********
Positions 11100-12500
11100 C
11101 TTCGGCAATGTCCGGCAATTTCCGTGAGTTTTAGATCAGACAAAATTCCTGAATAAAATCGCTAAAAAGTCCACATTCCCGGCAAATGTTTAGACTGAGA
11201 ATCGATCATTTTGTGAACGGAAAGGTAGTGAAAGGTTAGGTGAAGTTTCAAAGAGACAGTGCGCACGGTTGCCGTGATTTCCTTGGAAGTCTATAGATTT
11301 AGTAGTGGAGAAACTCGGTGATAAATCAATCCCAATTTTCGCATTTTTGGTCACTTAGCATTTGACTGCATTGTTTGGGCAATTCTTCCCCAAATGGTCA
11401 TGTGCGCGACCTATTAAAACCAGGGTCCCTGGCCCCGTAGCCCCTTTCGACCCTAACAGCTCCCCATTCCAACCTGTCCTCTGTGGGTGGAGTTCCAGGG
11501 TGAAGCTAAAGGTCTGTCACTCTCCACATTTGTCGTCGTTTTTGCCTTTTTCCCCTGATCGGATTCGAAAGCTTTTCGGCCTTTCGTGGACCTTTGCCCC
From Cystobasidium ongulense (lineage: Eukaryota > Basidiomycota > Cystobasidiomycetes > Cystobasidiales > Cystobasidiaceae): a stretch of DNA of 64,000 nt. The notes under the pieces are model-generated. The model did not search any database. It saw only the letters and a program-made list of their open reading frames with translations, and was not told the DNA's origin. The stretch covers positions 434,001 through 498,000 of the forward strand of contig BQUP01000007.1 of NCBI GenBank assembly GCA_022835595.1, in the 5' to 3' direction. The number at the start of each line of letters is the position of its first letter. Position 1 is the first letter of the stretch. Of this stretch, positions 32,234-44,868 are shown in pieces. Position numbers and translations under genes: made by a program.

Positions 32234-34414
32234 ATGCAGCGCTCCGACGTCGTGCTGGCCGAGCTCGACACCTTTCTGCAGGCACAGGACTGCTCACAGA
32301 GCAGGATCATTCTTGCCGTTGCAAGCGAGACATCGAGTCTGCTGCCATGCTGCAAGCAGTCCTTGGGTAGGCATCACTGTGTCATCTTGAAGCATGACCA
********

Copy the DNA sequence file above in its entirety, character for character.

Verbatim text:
Positions 11100-12500
11100 C
11101 TTCGGCAATGTCCGGCAATTTCCGTGAGTTTTAGATCAGACAAAATTCCTGAATAAAATCGCTAAAAAGTCCACATTCCCGGCAAATGTTTAGACTGAGA
11201 ATCGATCATTTTGTGAACGGAAAGGTAGTGAAAGGTTAGGTGAAGTTTCAAAGAGACAGTGCGCACGGTTGCCGTGATTTCCTTGGAAGTCTATAGATTT
11301 AGTAGTGGAGAAACTCGGTGATAAATCAATCCCAATTTTCGCATTTTTGGTCACTTAGCATTTGACTGCATTGTTTGGGCAATTCTTCCCCAAATGGTCA
11401 TGTGCGCGACCTATTAAAACCAGGGTCCCTGGCCCCGTAGCCCCTTTCGACCCTAACAGCTCCCCATTCCAACCTGTCCTCTGTGGGTGGAGTTCCAGGG
11501 TGAAGCTAAAGGTCTGTCACTCTCCACATTTGTCGTCGTTTTTGCCTTTTTCCCCTGATCGGATTCGAAAGCTTTTCGGCCTTTCGTGGACCTTTGCCCC
From Cystobasidium ongulense (lineage: Eukaryota > Basidiomycota > Cystobasidiomycetes > Cystobasidiales > Cystobasidiaceae): a stretch of DNA of 64,000 nt. The notes under the pieces are model-generated. The model did not search any database. It saw only the letters and a program-made list of their open reading frames with translations, and was not told the DNA's origin. The stretch covers positions 434,001 through 498,000 of the forward strand of contig BQUP01000007.1 of NCBI GenBank assembly GCA_022835595.1, in the 5' to 3' direction. The number at the start of each line of letters is the position of its first letter. Position 1 is the first letter of the stretch. Of this stretch, positions 32,234-44,868 are shown in pieces. Position numbers and translations under genes: made by a program.

Positions 32234-34414
32234 ATGCAGCGCTCCGACGTCGTGCTGGCCGAGCTCGACACCTTTCTGCAGGCACAGGACTGCTCACAGA
32301 GCAGGATCATTCTTGCCGTTGCAAGCGAGACATCGAGTCTGCTGCCATGCTGCAAGCAGTCCTTGGGTAGGCATCACTGTGTCATCTTGAAGCATGACCA